By Ajoy K. Das

India has started laying down a roadmap to make a maiden foray into potash mining, marking a small step in reducing its 100% import dependency on this critical fertilizer mineral.

Strangely, the desert state of Rajasthan has estimated potash reserves of 2.4 billion ton or about 90% of total domestic estimated reserves but the country has no mining project for extraction of the fertilizer mineral and is completely dependent on imports of the input for domestic production of potassic fertilizers.

However, this is slated to change with a Memorandum of Understanding (MoU) between Rajasthan State Mineral and Mining Ltd. (RSMML) and government-owned Mineral Exploration Corp. Ltd. (MECL) to undertake a feasibility report of mining potash at the Satipura block with estimated reserves of 133 million tons.

While the state government has not yet made a final decision, the option to put the block up for auction after completion of the feasibility report followed by the technoeconomic viability report, was on the table, according to a government official.

Satipura was a deep-seated block with extractable potash at depths ranging 450-700 meters and mineral content of around 4%-5%. But the low mineral content could be offset in terms of viability through simultaneous extraction of other embedded minerals like industrial salt and polyvinyl chloride.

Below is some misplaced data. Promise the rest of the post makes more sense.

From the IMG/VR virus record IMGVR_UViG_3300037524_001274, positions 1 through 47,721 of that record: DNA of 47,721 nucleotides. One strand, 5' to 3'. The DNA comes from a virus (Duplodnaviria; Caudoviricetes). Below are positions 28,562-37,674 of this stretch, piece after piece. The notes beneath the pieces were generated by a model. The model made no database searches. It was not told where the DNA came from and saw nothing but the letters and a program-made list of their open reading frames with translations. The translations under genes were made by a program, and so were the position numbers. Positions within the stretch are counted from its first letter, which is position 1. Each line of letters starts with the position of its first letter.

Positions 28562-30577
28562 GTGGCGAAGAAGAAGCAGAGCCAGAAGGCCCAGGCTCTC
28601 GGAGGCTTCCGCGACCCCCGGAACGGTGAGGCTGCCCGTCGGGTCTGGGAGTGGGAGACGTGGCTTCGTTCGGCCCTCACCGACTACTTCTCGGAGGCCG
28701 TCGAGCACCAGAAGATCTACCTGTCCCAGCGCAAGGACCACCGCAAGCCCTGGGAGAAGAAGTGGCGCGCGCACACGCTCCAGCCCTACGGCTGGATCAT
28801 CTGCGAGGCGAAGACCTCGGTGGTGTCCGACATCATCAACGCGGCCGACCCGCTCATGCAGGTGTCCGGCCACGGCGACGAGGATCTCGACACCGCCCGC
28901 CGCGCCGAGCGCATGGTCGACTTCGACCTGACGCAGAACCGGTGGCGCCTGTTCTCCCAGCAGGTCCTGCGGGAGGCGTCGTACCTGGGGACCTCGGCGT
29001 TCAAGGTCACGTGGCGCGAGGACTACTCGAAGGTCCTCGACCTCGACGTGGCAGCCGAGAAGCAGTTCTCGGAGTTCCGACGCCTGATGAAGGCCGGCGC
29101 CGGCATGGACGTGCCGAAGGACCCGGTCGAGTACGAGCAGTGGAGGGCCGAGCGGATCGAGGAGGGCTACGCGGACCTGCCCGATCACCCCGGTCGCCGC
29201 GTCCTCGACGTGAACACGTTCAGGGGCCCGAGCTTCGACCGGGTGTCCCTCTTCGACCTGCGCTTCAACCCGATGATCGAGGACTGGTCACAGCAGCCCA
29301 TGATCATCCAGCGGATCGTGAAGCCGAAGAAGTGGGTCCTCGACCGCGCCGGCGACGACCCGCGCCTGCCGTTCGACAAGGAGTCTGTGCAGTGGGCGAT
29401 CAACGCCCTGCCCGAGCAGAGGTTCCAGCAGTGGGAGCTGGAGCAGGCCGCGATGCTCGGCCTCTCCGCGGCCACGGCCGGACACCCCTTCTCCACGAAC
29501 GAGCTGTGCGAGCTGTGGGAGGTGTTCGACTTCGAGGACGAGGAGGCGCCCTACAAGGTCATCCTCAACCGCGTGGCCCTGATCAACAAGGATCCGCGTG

The significance of the country’s foray into potash mining can be gauged against it importing its entire requirement for potassic fertilizer production of 4 million tons of potash annually. But India’s imports in the global trade of the mineral is around 7% compared to China accounting for 20% of total global share. China sets the benchmark international price, which Indian importers have to pay, thereby increasing the domestic price of the fertilizer.

A major source of Indian potash imports is from ICL Group, Israel, the sixth largest potash producer in the world with a supply contract for 410,000 mt signed in May 2020 for shipment between June-December 2020.

In the same month, India also concluded a supply contract with world’s largest producer, Urakali for inward shipment of undisclosed tonnage at around $230 per ton CFR, and about $10 per ton higher than import contracts concluded by China.